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The Beginnings Of The Isle Of Wight Festival
From 1968 to 1970, the town of Newport on the Isle of Wight hosted a counterculture music festival that rivaled Woodstock. Impressive for an island in the English Channel, even if it is the largest English island.
The Foulk brothers organized and promoted the festival under the auspices of their company, Fiery Creations Limited. According to Ray Foulk, the original goal of the festival was to raise funds for a community pool. The first festival, which was held from August 31 to September 1, 1968, at Hells Field, Ford farm, near Godshill, was comparatively small and only lasted from Saturday afternoon until Sunday morning. Around 10,000 people attended to see Jefferson Airplane (the headliner and the only overseas band) among other performers, including Fairport Convention.
The Second Year For The Festival
The second Isle of Wight Festival started on August 29, 1969, 11 days after Woodstock ended. It lasted until August 31 and was held at Wootton Creek. Performers included the Band, The Who, and the Moody Blues. Ringo Starr, John Lennon, and George Harrison were also in attendance, and along with Keith Richards, Eric Clapton, and other celebrities, occupied a sealed-off VIP area in front of the stage.
Bob Dylan Helped To Draw Large Crowds
Bob Dylan’s performance was particularly noteworthy; it was his first paid performance since his motorcycle accident in 1966 had led to his semi-retirement. At the time, Dylan was living near the location of Woodstock, and people assumed he would perform there, but he had left for the Isle of Wight Festival on August 15, the day Woodstock started. Additionally, he was hesitant to have his comeback show on the little-known island, but the Foulk brothers convinced him by introducing him to the island’s culture and literary history. Dylan fans from around the world made the trek to the festival to see him perform. Festival attendance was estimated between 150,000 and 250,000.
It Became Bigger Than Woodstock
The festival became more popular, and the 1970 Festival was the largest one and has often been referred to as Britain’s Woodstock, lasting from August 26-30 at Afton Down. Of course, there are obvious commonalities between the two festivals, but there is one less obvious: both festivals became free events when ticketless fans overran it and the audience became unmanageable. However, in the case of the Isle of Wight festival, it only became free when, Rikki Farr, the MC, announced it at 4 pm on Sunday. The attendance was estimated at over 600,000, which was more than the attendance at Woodstock although Ray Foulk has said it was less. It featured more than 50 performers including some of the biggest names at the time. Performers included Jimi Hendrix, The Who, The Doors, Chicago, Joni Mitchell, Joan Baez, Supertramp, Kris Kristofferson, Leonard Cohen, and Miles Davis. Jimi Hendrix’s final performance in the UK was at the festival as he would die a few weeks later in London. For Davis, this would be the largest he or any other jazz musician had played. The festival was filmed under director Murray Lerner. Because of a dispute between the Foulk brothers, which resulted in the footage finally being released as the film Message to Love in 1996. Lerner also created films of individual performances.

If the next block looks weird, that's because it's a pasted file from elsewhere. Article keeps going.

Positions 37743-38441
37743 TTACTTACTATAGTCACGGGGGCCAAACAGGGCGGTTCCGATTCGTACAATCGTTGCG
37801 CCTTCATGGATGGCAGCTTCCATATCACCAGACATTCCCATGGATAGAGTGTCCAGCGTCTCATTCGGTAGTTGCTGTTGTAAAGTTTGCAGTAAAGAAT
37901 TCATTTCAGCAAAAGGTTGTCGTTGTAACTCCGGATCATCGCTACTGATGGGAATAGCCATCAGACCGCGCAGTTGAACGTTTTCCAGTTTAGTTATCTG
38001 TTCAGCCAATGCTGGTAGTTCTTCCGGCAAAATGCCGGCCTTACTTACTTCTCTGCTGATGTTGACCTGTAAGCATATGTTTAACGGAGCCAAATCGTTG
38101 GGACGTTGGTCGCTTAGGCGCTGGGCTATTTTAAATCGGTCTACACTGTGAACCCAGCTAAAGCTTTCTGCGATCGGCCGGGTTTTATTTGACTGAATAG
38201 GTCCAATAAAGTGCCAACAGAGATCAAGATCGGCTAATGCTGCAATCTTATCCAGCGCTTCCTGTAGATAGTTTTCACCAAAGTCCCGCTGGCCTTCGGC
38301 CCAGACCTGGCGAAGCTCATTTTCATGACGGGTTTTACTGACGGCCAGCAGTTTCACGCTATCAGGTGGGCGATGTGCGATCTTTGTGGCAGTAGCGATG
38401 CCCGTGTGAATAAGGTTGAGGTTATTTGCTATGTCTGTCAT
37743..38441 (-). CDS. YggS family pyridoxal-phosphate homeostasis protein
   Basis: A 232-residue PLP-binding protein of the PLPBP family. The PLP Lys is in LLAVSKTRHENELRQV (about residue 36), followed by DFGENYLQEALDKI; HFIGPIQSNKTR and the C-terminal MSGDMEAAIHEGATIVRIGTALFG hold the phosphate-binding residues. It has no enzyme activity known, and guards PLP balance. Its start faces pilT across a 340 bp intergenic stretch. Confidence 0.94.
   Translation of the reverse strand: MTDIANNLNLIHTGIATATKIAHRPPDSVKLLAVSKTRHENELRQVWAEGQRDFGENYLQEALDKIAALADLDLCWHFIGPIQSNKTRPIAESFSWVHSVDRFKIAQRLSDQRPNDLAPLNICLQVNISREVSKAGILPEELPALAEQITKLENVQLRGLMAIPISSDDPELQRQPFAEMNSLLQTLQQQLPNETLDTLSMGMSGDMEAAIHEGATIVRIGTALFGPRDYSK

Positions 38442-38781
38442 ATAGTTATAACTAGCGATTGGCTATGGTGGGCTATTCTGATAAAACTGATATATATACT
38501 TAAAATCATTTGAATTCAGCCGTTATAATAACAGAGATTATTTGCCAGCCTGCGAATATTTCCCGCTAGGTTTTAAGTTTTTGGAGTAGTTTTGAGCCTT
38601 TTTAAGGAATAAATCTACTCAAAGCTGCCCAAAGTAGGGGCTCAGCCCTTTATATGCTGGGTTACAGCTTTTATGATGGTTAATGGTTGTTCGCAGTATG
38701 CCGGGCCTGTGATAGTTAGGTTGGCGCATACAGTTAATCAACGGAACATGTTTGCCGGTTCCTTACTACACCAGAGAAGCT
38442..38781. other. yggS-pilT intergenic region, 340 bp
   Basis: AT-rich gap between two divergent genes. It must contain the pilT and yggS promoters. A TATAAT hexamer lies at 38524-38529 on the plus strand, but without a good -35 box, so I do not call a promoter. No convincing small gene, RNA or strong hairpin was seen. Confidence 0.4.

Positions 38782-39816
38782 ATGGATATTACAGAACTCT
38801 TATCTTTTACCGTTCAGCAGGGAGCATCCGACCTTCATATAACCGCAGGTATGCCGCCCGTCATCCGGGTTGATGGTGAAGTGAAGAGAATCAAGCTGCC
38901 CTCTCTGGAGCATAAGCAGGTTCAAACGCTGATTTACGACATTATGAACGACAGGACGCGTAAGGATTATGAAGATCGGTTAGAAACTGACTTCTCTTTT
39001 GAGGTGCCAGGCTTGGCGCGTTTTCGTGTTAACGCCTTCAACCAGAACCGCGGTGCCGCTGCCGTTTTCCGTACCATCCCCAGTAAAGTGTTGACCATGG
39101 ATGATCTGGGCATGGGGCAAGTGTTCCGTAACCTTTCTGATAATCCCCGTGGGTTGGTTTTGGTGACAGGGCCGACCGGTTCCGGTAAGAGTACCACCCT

It Was Not The Disaster Some Claimed
The 1970 festival has developed a reputation of being a nightmare that doesn’t seem to be entirely warranted. There were 117 arrests for drug possession and occasional disturbances, like the group of 200 people camping on Desolation Hill who attempted to take down the perimeter wall prior to the festival. However, according to the official record, not much violence. For the most part, the reports in the newspapers were positive. It seems that, despite the overall reactions to the festival, the perception of the festival as a disaster has dominated. This may have occurred because Murray Lerner spliced the few isolated instances of trouble in with the performances to add some drama. Of course, other forces added to this myth as well.
The Festival's Size Brought An End To It For Thirty Years
The 1970 Isle of Wight Festival would be the last one for years. The attendance levels caused Parliament to add a section to the Isle of Wight County Council Act 1971. With this new section, overnight open-air gatherings of more than 5,000 people were prohibited without a special license from the council. In 2002, John Giddings decided to re-launch it.
Tags: Isle of Wight Festival | Woodstock
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